As a sustainable design writer, one question I get asked a lot is do I actually practice what I preach? The answer for the most part is yes: I recycle, I rarely buy stuff (and when I do, it’s usually secondhand), I sit in the sweltering heat instead of turning on my AC and I probably only drive five times a year. But there is one thing I do that probably negates a big chunk of all of my other eco efforts – I waste food like a mofo.
I don’t know when these horrible habits of mine began but I have identified some of the causes. First off, for some reason I can’t go to the grocery store without stocking up like Armageddon is near. I don’t feel that it’s acceptable to leave the store with just one type of cheese (you need the sliced kind for sammiches and the block kind for snacking), and anything that looks tasty in any way is going to end up in my cart whether it’s going to be physically possible for me to eat it all before it rots or not. And it’s not like I’m cooking for a large family. There are usually only two people eating and sometimes just one. So yeah, at the end of the week, there’s a lot of expired food that just gets tossed. For shame! If you read Inhabitat, you probably know that food waste is a huge problem, contributing to climate change and filling up our landfills, but it’s also just bad form and a huge waste of money. Cheese isn’t cheap, you know.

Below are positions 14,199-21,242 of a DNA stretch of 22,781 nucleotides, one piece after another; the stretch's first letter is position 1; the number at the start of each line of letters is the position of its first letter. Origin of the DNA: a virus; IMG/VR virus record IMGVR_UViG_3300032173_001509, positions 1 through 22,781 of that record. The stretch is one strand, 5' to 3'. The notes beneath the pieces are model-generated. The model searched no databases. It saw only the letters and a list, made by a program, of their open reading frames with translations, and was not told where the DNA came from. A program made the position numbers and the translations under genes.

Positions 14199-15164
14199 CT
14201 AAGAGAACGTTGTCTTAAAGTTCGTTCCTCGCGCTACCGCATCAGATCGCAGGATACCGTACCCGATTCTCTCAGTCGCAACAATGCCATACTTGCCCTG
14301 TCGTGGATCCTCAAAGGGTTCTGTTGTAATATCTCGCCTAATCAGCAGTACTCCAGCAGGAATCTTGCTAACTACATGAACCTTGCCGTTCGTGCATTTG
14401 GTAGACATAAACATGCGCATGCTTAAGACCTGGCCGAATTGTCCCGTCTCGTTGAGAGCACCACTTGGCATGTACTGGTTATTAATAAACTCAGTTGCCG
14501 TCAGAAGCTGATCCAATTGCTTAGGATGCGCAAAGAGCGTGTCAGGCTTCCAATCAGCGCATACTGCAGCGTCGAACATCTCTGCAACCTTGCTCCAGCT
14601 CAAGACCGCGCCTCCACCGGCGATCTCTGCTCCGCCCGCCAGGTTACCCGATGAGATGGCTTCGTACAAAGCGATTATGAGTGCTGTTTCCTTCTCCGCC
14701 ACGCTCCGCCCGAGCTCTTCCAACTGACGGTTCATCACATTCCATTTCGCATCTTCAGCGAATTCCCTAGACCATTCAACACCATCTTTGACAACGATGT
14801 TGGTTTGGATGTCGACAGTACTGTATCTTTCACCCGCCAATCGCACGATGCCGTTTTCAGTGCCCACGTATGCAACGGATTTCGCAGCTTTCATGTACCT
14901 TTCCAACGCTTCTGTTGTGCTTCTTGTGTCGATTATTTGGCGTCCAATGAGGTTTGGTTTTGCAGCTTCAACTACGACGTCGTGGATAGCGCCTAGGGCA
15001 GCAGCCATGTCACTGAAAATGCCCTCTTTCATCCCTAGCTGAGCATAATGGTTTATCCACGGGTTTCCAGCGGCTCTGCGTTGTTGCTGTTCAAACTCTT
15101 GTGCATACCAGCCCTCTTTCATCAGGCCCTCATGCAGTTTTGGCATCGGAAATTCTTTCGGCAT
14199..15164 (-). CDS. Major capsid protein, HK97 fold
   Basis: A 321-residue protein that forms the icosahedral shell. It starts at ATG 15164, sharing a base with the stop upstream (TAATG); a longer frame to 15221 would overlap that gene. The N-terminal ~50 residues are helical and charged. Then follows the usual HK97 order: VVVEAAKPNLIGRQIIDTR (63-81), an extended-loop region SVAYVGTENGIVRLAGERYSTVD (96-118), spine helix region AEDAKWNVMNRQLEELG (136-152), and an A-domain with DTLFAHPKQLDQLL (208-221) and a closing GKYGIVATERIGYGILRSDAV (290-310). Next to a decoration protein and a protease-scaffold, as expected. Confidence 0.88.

So after I spent a few days guilt-tripping myself worse than my own mother would about this situation, I decided to do something about it. But what? Well, certainly I could control myself a bit more at the market, but I also felt that the design of my fridge was part of the problem (blaming others is fun). Yes, the fridge is roomy and even has configurable shelves and nicely labeled compartments, but if you think about it, it actually has too many levels and food storage areas. So I’d have cheese in the cheese drawer, milk on the righthand middle shelf, veggies in their drawers and other perishable items scattered all over the place. Now I know that this is the way we’ve been taught that it should be – a place for everything and everything in its place – but that was before our lives got so crazy that we needed to hire virtual assistants in Asia to tweet things for us from our personal Twitter accounts. When I’m busy writing a story and it’s lunch time, I sprint over to the fridge and just grab whatever’s right in the middle. I don’t have time to look in multiple compartments for items that are sometimes hidden behind or under other items and I’m sure you don’t either.
Anyways, sorry for this extremely long-winded intro, but the point I’m getting at is that I decided to modify my behavior by essentially forcing myself to consume the things in my fridge that were in danger of going bad by gathering them in a central location that visually tells me to eat them – a fridge triage box. I’m (for the most part) not dumb, but I know that without this behavior-modifying “system” – it’s really just a shoe box with a sign on it – I wouldn’t be able to cut down my food waste as much as I have.